Ten things you can do to create Intelligent Classrooms

infographic of ten steps you can take to create intelligent classrooms in your k-12 school

Classrooms are starting to look a little different than they did when we were kids.  Straight rows of desks are disappearing in favor of flexible classroom arrangements and technology is creeping into everyday classroom use.  Does this scare you?  Don’t let it.  Technology can be put to use for you to help accomplish your teaching and learning goals.

Intelligent teachers are creating “Intelligent classrooms,” which essentially put technology to work for you to improve teaching and learning. *

Each Intelligent Classroom can and should look different, based on the needs of the class and the resources available to work with.  Intelligent Classrooms usually feature:

  • Tablets
  • Smart Phones
  • Desktops
  • Laptops
  • Projectors
  • Smart Boards
  • Televisions
  • Internet access
  • Flexible seating

Some essentials you will need to begin creating an Intelligent Classroom:

  1. Create a flexible classroom environment that can be easily changed. Move around the room during the day to get students in different groupings: pairs, small groups, whole groups, circles, rows, standing and moving, you name it.  Break out of the box of lecturing and get the students actively involved in their learning.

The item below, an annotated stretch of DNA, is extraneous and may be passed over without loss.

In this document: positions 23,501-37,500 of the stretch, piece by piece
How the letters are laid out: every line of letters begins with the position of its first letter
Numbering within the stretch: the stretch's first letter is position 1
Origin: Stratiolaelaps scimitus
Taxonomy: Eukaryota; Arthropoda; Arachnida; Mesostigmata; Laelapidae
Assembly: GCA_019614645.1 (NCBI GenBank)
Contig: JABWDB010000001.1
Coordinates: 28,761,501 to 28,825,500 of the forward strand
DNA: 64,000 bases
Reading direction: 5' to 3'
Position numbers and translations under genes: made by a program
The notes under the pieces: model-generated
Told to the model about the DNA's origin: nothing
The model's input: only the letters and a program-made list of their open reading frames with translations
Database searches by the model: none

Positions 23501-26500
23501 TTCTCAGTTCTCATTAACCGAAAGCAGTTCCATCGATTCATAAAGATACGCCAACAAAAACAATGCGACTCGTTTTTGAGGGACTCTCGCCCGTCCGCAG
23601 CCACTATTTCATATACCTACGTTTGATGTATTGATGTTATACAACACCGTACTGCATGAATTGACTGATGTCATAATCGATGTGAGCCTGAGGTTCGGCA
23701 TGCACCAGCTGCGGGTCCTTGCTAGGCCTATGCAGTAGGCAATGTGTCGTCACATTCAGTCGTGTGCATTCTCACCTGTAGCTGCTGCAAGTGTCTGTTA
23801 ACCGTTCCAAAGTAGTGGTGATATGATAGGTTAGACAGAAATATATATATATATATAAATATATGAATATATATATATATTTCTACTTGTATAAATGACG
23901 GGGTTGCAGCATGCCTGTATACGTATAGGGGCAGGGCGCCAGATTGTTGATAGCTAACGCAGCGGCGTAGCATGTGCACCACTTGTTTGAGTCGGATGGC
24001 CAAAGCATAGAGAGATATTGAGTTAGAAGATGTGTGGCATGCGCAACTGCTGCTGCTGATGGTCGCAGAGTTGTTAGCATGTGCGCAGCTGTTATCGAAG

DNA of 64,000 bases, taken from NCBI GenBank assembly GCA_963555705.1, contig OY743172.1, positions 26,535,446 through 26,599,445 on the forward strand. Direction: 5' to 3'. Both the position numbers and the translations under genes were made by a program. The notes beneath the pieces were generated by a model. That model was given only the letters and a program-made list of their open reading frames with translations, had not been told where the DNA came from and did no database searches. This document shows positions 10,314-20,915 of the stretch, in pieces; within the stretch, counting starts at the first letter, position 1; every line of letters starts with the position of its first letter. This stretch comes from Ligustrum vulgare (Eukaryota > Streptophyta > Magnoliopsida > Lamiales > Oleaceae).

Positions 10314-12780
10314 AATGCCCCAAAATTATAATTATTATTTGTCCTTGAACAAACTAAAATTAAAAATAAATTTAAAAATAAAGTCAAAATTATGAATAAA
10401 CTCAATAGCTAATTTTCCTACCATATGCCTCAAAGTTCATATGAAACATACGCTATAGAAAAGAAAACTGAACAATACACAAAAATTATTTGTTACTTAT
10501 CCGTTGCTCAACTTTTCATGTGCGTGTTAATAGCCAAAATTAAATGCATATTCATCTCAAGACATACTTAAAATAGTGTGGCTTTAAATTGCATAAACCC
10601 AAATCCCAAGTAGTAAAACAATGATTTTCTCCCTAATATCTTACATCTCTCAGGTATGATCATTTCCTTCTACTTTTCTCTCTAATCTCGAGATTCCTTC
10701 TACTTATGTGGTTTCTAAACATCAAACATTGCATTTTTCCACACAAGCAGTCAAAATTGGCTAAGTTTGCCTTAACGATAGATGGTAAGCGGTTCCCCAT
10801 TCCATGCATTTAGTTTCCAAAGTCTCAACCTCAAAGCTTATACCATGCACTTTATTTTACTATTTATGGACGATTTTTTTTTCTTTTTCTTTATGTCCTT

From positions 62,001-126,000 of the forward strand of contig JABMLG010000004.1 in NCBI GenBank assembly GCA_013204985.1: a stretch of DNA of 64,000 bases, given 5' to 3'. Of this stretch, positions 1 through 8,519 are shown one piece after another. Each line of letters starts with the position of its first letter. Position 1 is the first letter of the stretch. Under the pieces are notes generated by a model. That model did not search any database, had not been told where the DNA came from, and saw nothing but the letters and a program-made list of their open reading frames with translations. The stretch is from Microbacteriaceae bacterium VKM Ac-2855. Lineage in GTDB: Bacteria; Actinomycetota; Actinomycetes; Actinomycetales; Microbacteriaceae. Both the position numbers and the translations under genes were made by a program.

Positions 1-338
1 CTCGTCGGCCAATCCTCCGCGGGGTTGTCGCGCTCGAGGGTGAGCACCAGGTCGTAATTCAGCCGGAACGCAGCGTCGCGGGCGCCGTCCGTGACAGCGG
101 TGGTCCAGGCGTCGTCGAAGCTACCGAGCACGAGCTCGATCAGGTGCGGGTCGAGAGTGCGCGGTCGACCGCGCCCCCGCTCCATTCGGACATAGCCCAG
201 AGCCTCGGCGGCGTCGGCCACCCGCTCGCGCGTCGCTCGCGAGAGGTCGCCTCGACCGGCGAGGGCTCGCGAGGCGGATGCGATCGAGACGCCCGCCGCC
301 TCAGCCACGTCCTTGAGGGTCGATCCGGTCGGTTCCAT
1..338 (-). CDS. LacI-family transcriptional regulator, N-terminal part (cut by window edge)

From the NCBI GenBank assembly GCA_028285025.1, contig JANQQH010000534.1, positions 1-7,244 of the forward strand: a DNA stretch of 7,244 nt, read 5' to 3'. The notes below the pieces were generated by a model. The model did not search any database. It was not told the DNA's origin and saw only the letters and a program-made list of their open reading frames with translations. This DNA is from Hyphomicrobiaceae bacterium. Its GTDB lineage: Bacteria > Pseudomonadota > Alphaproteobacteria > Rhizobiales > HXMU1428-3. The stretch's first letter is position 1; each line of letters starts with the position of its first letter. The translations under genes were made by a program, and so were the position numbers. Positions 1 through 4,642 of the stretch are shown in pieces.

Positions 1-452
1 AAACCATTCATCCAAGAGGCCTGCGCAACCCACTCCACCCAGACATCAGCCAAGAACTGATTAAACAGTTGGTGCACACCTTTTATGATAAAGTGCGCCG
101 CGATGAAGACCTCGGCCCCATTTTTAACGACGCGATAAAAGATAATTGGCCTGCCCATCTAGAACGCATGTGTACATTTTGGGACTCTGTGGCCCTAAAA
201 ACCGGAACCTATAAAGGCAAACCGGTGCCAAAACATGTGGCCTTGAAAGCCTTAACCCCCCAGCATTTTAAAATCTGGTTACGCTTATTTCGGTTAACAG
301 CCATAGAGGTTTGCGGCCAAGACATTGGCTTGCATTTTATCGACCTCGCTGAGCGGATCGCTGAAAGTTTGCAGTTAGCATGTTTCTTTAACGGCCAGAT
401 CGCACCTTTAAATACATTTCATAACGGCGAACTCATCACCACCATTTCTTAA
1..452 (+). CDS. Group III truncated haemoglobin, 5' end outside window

2. Have students use the devices they are comfortable with (“bring your own device”) This one can be scary, but is being adopted by many schools and districts, even as low as K-5. A school that implements this well is Shiloh Point Elementary School in Forsyth County. Visit this site to review an excellent list of ways to implement BYOT into your classroom setting and across the curriculum.
  3. Don’t focus on using tech to teach, put the tech in the hands of the students to help them learn. Technology can’t just be in the hands of teachers to use as a demonstration tool.  Let the kids use the tech for learning.  With a little encouragement and guidance your classroom will begin to have different discussions and outcomes.
  4. Encourage students to use the tech in their problem solving throughout the school day, and if possible at home. Your students will amaze you with their knowledge of how to use tech to solve their problems.  Let them implement technology in project creation, group discussions, and assignments and you will be amazed what they come up with.
  5. Create an environment with technological variety. Try to get as many tools into your students’ hands as possible. Also, don’t be afraid of using new kinds of tech.  Assign students to learn and teach new technology…you don’t have to be proficient in all of them.
  6. Offer opportunity for students to display their work and share resources and have many inputs that accommodate a number of devices. Our favorite is the Clear Touch interactive board, which is essentially like a large tablet on the wall with multiple inputs, touch screen and a built in PC.  Find out more here.